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June 2001

News about Science, Technology and Engineering at Iowa State University

Iowa State students gear up for the American Solar Challenge
Iowa State students are busy at work getting their solar car, PrISUm Odyssey, ready for the American Solar Challenge (ASC), a Chicago to Los Angeles race July 15-25. At 2,300 miles, the ASC will be the longest solar car race ever attempted. Along the way, 40 to 60 solar car teams will traverse the continental U.S. and all of its geologic features from hills to valleys, to deserts and mountains, while running only on solar power.

"This is by far the most ambitious solar car race ever," says Nick Mohr, director of ISU's Team PrISUm. "But we feel we have the right mix of technology and team talents to be one of the top competitors this year."

ASC is the successor to past Sunrayce solar car races. ASC will have two general categories for cars in the race -- a stock class, which has restrictions on the types of technologies allowed for solar cells and batteries, and an open class, which has less stringent rules covering technologies. Iowa State will be racing in the open class. There will be only two designated overnight stop/start points along the route where all teams must gather (Rolla, Mo., July 16-17 and Barstow Calif., July 24-25). Race days will be roughly from 9 a.m. to 6 p.m. and official standings will be posted each evening at www.formulasun.org/asc. Updates for Iowa State's team will be posted at www.iastate.edu and at the team's web site, www.prisum.iastate.edu.

This is the sixth solar car race Iowa State has competed in. In the last Sunrayce, held in 1999, ISU finished fifth in a field of 29 cars. For more information, contact Nick Mohr or Ben Nimmergut, Team PrISUm, (515) 294-0899, or Skip Derra, ISU News Service, (515) 294-4917.

Defense grant to ISU engineering professor
Shanker Balasubramaniam, an Iowa State assistant professor of electrical and computer engineering, was recently awarded a $450,000 Defense Advanced Research Project Agency (DARPA) research grant to develop methods for conducting computer simulations of proposed defense systems. The three-year grant will help fund Balasubramaniam's work on fast time-domain integral equation solvers for large-scale electromagnetic analysis. The research is in conjunction with the University of Illinois, Champaign-Urbana, where Balasubramaniam worked before coming to ISU.

The project will help develop faster techniques for conducting numerical electro-magnetic simulations of various defense systems, such as advanced stealth technology, Balasubramaniam said. It also has the potential for applications in commercial industries, including computer chip design and wireless communications. Currently, techniques used in "virtual" testing of systems can take months or even years to complete. By radically reducing computational time and memory requirements, the project hopes to bring new technologies on-line in a fraction of the time.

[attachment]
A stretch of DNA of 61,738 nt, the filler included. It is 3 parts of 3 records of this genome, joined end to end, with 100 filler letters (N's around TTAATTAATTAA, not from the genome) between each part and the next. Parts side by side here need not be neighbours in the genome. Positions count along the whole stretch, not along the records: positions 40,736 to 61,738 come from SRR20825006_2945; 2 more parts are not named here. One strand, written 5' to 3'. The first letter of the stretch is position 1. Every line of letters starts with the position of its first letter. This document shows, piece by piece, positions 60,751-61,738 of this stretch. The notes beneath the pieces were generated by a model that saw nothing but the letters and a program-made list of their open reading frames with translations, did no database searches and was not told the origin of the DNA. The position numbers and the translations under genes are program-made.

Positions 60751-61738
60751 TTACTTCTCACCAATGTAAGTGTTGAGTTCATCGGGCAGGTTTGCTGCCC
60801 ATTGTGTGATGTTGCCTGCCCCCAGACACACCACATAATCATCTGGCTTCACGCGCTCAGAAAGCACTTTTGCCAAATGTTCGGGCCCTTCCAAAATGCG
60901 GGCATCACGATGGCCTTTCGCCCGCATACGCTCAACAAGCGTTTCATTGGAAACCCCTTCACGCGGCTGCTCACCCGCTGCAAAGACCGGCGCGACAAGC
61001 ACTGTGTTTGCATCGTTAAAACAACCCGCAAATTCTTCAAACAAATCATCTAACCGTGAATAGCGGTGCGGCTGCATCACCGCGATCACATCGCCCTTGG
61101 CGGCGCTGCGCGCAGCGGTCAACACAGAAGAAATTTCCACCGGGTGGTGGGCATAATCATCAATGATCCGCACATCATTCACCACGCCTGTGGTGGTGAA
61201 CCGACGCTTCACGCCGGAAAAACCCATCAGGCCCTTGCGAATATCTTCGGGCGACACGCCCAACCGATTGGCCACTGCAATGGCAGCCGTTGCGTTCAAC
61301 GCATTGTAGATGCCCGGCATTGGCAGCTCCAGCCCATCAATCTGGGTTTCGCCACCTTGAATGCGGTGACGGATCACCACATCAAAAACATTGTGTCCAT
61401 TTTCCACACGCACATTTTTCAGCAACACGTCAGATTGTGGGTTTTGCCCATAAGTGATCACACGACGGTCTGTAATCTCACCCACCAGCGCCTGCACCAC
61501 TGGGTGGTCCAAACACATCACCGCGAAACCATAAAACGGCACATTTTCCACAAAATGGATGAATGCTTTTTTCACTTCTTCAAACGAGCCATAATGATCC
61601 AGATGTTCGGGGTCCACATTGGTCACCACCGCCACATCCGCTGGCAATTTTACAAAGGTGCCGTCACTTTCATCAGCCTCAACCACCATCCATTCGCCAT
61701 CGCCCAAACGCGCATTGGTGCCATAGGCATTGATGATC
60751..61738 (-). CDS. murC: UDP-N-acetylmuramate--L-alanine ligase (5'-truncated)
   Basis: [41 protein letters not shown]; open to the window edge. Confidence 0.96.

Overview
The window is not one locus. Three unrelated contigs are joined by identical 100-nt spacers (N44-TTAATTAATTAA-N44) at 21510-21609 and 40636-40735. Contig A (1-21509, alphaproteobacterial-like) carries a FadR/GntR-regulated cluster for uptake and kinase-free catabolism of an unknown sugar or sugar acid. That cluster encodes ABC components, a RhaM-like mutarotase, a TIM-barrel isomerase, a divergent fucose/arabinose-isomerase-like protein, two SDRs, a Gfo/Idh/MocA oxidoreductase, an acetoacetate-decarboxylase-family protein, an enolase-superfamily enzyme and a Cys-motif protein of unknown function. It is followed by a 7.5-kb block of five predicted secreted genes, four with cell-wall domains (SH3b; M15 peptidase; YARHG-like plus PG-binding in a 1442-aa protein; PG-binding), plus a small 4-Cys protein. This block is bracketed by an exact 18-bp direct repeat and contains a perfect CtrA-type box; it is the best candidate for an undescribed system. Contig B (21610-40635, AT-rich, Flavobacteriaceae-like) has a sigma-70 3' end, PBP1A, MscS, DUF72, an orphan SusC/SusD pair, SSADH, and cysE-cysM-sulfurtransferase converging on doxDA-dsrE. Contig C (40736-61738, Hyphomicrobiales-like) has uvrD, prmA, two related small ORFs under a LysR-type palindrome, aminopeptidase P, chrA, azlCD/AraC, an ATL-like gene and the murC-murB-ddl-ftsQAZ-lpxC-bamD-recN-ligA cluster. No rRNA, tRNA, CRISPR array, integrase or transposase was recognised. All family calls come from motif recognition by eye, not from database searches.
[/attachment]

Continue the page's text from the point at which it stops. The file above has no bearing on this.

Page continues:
For more information, contact Balasubramaniam, (515) 294-2663, or Dennis Smith, Engineering Communications, (515) 294-0267.

CFD methods boost high-speed jet propulsion technology
In a two-year $58,000 NASA-funded project, John Tannehill, an ISU professor of aerospace engineering and engineering mechanics, is developing a computational fluid dynamics (CFD) method to analyze the performance of air breathing engines called scramjets (supersonic combustion ramjets). These engines are being considered for future launch vehicles to replace the Space Shuttle. One idea is to improve the performance of scramjet engines by using a magneto-hydrodynamic (MHD) energy bypass system.

Combustion in a scramjet propulsion system becomes inefficient when the speed of the airflow entering the system, measured in Mach numbers, is high. The MHD concept is based on the idea that energy is redistributed between the various stages of a scramjet engine in order to reduce the Mach number at the entrance of the combustion chamber.

Simulating the flow field inside the engine, according to Tannehill, is critical to improving the aero-thermodynamic and propulsion efficiency of scramjet engines. Tannehill and doctoral students Manohari Ramesh and Hiromasa Kato are using CFD techniques to predict the theoretical performance of a scramjet MHD energy bypass system.

Tannehill and research group have developed a new code to compute two-dimensional, supersonic MHD flow fields more accurately and efficiently. The ultimate goal of the research, Tannehill said, is to compute the entire flow field inside an MHD energy bypass propulsion system. For more information, contact Tannehill, (515) 294-4766, or Sunanda Vittal, Engineering Communications, (515) 294-8787.


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